BANGKOK – When former British prime minister Harold Macmillan was allegedly asked what was most likely to blow a government off course, he replied: “Oh, events, dear boy, events.”
Now, an unfortunate event has again thwarted US President Barack Obama’s plan to visit Indonesia, Australia and Guam next week.
His already thrice-postponed Indonesia trip has been nixed because of the catastrophic oil leak in the Gulf of Mexico.
In the long term, the cancellation may prove more catastrophic.
Said Ernest Bower, director of the Southeast Asia Programme at Washington’s Centre for Strategic and International Studies: “The US decision will send tremors of uncertainty through Southeast Asia.”
Indeed, instead of cancelling, Obama should have expanded his trip to include Bangkok – to urge more conciliation between government and opposition, and Manila – to praise the recent presidential election.
For democracy in this region urgently needs a strong reaffirmation from Obama, especially given the daft sentiments being bandied about that Southeast Asia is not mature enough for a multiparty system and would be better off with disciplined one-party rule.
After last month’s turmoil in Bangkok, some analysts noted that China and Vietnam have one-party, authoritarian regimes – and appear strong and stable because of it.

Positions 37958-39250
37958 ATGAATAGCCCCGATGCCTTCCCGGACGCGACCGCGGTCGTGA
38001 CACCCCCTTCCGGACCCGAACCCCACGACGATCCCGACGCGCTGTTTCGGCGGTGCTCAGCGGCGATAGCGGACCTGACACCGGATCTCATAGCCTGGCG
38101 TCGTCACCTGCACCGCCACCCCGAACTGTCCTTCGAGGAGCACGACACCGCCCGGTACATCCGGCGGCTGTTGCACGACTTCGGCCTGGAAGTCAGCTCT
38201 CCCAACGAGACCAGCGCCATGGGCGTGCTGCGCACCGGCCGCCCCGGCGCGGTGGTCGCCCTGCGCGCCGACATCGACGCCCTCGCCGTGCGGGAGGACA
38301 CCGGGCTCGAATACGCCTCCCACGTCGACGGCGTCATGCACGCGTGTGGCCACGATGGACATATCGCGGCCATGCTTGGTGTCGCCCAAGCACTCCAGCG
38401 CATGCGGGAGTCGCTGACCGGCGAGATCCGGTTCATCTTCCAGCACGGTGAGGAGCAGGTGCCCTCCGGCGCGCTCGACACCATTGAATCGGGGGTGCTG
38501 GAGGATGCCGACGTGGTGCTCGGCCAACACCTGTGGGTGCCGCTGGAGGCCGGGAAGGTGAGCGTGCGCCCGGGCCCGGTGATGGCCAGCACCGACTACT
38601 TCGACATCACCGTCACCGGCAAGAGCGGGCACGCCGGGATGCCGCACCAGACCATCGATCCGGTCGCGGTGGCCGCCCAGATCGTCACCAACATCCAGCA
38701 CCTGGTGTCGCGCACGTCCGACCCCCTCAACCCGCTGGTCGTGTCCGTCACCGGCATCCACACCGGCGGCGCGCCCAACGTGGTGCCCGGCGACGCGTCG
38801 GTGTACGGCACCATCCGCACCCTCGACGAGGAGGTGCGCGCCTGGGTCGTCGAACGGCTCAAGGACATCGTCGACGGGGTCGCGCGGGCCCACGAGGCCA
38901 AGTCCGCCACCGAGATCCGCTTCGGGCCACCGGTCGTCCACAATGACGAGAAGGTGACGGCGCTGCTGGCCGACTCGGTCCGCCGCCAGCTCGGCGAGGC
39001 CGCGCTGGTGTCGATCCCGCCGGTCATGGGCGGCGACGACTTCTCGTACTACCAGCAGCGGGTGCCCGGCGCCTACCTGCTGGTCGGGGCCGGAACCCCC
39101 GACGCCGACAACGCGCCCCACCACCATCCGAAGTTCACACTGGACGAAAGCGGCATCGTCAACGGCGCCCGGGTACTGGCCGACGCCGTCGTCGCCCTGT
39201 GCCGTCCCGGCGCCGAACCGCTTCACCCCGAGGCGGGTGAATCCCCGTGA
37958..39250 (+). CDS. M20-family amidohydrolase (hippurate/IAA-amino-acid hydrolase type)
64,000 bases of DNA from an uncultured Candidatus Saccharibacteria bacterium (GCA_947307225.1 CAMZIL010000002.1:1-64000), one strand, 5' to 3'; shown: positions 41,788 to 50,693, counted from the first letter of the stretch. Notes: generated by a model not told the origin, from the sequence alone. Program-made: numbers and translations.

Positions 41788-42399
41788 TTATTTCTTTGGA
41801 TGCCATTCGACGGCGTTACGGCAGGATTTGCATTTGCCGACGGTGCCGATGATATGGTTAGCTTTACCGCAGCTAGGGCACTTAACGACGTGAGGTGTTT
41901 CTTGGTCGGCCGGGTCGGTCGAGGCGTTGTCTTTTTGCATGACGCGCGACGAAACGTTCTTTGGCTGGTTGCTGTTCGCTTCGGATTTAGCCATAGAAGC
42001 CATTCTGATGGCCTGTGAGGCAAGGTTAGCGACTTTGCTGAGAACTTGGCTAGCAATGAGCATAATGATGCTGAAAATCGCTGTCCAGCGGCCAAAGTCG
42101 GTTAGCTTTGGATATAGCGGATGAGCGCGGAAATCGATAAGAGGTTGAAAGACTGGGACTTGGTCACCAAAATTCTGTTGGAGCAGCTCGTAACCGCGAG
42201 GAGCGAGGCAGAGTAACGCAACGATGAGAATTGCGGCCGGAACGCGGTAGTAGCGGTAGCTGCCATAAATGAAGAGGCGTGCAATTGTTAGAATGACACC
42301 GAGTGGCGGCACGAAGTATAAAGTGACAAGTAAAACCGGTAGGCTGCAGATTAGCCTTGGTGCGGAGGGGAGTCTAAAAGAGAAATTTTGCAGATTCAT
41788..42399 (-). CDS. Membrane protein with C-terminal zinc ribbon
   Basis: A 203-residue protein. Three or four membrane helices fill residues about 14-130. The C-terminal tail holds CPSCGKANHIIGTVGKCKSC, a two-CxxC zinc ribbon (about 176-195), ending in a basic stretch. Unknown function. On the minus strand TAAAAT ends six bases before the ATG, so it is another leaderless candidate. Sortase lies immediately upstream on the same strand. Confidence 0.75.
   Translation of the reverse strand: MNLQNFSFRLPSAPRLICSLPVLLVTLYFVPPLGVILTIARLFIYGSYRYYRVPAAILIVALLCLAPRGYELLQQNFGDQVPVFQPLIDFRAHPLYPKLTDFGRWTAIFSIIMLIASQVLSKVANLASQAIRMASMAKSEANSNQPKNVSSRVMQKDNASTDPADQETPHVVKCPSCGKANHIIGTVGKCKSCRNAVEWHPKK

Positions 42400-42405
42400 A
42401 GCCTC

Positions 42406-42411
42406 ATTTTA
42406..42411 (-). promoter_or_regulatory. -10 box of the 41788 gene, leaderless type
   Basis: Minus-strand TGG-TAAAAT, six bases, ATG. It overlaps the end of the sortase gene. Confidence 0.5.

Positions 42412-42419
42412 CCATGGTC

In contrast, democratic Thailand, and even Indonesia and the Philippines, look weak and unstable.
“There but for the grace of Chairman Mao, go we,” an article in The New York Times surmised about China’s response to unrest in Bangkok.
That is not only doubtful, it is silly. And it would have been nice for Obama to come over here and put the kibosh on such nonsense.
To start with, chairman Mao’s name is hardly synonymous with stability and social harmony.
Think of his Great Leap Forward in the 1950s – it caused havoc across China and resulted in 20 million deaths.
Think of his Cultural Revolution soon after – it led to nationwide chaos, economic disarray and hundreds of thousands of deaths.
Even after Mao died, China has hardly been a bastion of stability.
Remember Tiananmen? Xinjiang? Tibet? All more destabilising and violent than the Yellow and Red Shirt protests in Bangkok.
The fact is that although superficially stable, communist China and Vietnam have deep-rooted problems that could cause massive social turmoil at any time. Consider the burgeoning strikes in those two nations. Look also at how rampant urbanisation in China is being echoed in Vietnam.
That means a conflict between rural poor and rich city dwellers in China and Vietnam is sure to be seen on a TV near you soon.
So forget the grace of chairman Mao and appreciate that for all the hiccups democracy brings: It is a far, far better and more stable system than a one-party dictatorship.
It is just a pity that Obama could not have come here next week to say that loud and clear.
Roger Mitton is a former senior correspondent for Asiaweek and former bureau chief in Washington and Hanoi for The Straits Times. He has covered East Asia for the past 25 years.